Culture Brings Us Closer

By Cui Tiankai

It is sadly ironic that much attention of late has focused on disagreements between China and the United States when, despite those disagreements, our relationship is strong. Our economic and commercial relationship, which includes a record of more than $520 billion in trade last year, is well known. Yet the ties that bind the United States and China are not just economic. In fact, cultural exchange is leading the way to a greater understanding between our two peoples.

The recent participation by China as a theme country in the 2014 Smithsonian Folklife Festival on the National Mall was a statement about the importance of culture in bringing our nations closer together and of our commitment to continue that exchange. More than 1 million visitors attended the Smithsonian Folklife Festival, and I am especially proud that some 120 master folk artists from China are a part of this major international cultural event. The brilliant potters, textile artists, musicians and kite makers who came to Washington brought with them the pride of art and craftsmanship and a diversity that represents the best of what we are as a people. And it all took place on that green strip of ground between the Capitol building and the Washington Monument that contains a stone from China , a gift from the Qing government.

Events like the Smithsonian Folklife Festival make it possible for Americans and Chinese to meet and learn about each other. We believe that such people-to-people exchanges help us rise above any differences in history, culture and social systems and bring about understanding and respect. Besides events like the Folklife Festival, there is a much bigger and even more important phenomenon drawing us closer every day - the exchange of cultural wisdom by ordinary citizens while they work and study together. Today, there are more than 230,000 Chinese students studying in the United States and about 24,000 American students studying in China . They are learning far more than the material in their coursework, but also absorbing the best of the host country's culture and will disseminate some very positive cultural traits from their home country.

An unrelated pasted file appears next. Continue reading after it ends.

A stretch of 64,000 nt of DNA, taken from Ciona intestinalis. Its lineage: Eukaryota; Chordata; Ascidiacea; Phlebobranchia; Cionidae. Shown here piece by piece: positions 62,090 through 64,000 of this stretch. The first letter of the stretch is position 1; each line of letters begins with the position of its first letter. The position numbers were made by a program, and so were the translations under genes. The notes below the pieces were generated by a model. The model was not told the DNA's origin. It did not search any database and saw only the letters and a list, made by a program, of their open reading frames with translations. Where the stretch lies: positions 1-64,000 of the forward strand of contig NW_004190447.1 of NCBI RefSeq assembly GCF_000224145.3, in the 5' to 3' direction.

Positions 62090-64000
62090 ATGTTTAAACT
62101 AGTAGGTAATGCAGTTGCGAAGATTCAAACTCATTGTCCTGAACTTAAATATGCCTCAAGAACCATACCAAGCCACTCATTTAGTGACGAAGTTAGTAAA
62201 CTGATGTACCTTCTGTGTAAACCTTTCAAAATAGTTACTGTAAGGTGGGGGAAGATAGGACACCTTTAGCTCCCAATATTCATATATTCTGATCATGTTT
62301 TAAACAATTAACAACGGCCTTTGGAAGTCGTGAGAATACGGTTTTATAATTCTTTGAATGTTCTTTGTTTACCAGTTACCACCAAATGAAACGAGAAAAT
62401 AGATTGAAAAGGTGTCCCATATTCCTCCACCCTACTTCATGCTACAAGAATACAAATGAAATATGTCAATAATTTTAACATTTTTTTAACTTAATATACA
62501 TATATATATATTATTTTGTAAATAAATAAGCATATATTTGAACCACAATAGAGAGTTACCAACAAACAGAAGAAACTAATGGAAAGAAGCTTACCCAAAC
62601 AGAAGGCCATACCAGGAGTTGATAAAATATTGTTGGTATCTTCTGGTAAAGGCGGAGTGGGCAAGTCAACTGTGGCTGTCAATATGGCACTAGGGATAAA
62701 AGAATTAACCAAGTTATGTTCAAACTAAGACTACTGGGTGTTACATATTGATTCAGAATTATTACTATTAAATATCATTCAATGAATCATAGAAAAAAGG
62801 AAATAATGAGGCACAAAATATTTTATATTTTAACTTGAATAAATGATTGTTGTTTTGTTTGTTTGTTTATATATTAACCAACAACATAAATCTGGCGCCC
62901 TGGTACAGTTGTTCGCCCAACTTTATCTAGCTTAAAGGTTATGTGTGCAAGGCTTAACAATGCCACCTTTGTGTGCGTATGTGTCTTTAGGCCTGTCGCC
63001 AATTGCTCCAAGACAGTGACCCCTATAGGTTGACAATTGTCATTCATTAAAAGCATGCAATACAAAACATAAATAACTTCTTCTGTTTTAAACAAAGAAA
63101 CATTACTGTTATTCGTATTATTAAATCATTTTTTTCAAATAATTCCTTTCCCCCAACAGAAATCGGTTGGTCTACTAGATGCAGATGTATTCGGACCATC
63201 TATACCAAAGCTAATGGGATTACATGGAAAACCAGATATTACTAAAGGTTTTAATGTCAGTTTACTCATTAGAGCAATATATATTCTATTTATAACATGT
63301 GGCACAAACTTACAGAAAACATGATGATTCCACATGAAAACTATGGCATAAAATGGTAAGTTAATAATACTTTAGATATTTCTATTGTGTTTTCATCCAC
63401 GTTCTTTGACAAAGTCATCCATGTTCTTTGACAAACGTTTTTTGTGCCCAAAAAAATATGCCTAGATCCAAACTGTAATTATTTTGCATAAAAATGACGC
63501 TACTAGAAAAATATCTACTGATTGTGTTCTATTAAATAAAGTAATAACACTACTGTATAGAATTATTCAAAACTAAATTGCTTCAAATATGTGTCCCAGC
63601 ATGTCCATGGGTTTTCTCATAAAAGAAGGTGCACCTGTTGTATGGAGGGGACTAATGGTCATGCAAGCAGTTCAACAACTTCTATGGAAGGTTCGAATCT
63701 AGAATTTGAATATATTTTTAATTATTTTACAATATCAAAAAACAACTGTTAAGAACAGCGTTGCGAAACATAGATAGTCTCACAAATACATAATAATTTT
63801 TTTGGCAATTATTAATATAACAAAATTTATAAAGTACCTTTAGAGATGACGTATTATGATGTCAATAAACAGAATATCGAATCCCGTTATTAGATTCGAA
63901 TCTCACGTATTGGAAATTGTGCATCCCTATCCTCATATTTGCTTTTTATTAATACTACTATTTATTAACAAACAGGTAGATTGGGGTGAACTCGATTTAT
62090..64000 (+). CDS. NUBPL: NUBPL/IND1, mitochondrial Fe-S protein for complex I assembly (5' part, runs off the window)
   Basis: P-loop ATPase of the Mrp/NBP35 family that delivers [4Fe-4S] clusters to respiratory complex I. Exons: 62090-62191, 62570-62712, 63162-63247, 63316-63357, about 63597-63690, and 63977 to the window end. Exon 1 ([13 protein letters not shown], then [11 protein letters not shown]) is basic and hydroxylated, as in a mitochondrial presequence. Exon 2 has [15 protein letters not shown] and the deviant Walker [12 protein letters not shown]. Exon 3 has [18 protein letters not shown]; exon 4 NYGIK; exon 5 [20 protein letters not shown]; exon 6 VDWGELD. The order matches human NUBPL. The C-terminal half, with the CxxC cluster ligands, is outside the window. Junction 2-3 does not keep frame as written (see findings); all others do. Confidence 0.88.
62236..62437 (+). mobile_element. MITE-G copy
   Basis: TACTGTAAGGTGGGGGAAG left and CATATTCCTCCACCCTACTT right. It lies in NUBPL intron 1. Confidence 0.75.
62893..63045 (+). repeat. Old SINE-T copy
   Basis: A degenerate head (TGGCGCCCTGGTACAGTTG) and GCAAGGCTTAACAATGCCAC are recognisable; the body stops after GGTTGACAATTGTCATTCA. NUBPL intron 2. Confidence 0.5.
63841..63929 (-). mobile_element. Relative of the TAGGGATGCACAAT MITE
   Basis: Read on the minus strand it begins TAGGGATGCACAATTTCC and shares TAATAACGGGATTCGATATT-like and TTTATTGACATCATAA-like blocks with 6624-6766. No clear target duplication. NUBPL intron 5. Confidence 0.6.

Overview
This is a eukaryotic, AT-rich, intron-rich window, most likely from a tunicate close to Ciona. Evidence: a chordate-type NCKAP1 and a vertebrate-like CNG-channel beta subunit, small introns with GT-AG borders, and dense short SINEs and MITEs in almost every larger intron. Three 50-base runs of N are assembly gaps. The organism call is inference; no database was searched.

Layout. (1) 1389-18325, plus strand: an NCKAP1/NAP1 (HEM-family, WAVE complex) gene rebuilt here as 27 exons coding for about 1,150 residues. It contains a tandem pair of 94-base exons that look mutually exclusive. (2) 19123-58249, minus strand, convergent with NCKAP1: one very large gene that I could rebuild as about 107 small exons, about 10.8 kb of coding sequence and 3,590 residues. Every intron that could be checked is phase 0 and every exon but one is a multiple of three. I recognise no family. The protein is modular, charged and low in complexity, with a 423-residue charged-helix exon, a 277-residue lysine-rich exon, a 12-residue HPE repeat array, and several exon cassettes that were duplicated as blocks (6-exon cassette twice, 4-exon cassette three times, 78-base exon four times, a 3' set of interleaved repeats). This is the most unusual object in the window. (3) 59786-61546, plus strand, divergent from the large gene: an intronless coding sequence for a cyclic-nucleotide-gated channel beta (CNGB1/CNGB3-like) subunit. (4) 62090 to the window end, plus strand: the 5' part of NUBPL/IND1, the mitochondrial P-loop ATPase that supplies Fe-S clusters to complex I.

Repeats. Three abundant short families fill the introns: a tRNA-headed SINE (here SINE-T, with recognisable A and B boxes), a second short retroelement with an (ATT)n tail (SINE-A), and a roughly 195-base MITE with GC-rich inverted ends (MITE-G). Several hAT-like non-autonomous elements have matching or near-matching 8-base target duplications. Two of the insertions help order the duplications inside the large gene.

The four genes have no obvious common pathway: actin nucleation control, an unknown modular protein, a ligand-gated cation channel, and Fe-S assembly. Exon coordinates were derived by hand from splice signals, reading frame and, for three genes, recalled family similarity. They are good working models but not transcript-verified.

We are two peoples that value education. Confucius said more than 2,000 years ago that "everyone should have the opportunity to be educated regardless of social standing." And Benjamin Franklin said, "Genius without education is like silver in the mine." In fact, it is through educational and cultural exchange that not only we will learn each other's histories and cultures, but where we will learn together to solve mutual problems. The relationships formed in these exchanges endure and grow, and we have many examples of Chinese who studied in the United States and Americans who studied in China with their important contributions to both cultures.

One that stands out represents the Smithsonian Freer and Sackler galleries and the Shanghai Museum of Art. In 2013, one of the curators of the Shanghai Museum , Ling Lizhong, came to the Smithsonian to study and research some 400 Chinese paintings from the 15th, 16th and 17th centuries. He worked with Stephen D. Allee, the Smithsonian's associate curator of Chinese painting and calligraphy.

They hit it off immediately, in large part because, in 1979, Allee was among the first eight American graduate students to study in the People's Republic of China , at the birth of the people-to-people exchanges between our two countries. Allee and Ling were reviewing what had been considered a minor work from the Yuan dynasty. What they discovered, however, was a rare ink painting by the Chinese artist Wang Yuan. It was a masterpiece nearly 700 years old.

We are on a course that leads us inexorably closer. The sixth China-U.S. Strategic and Economic Dialogue is set for July 9 and 10 in Beijing . Participants include U.S. Secretary of State John Kerry and Treasury Secretary Jack Lew along with Chinese Vice Premier Wang Yang and State Councilor Yang Jiechi. Immediately after that, we will focus on another Chinese-American dialogue - the fifth annual Consultation on People-to-People Exchange.

Cultural and educational exchange programs between our two great nations are great but are really still in the development stages. We exchange cultural values, information and wisdom every day through our business relationships, our classrooms, and even tourism, and we need to do more. We are finding out more and more about each other, and events like the Smithsonian Folklife Festival on the mall are an important part of and modest beginning to what can grow out of such cooperation and understanding. Who can say what marvelous advancements in education, medicine, science and technology are incubating right now because we are developing meaningful people-to-people understanding and sharing educational advancements.

(This is an Op-Ed article published on US News and World Report on July 8, 2014)


Suggest to a Friend: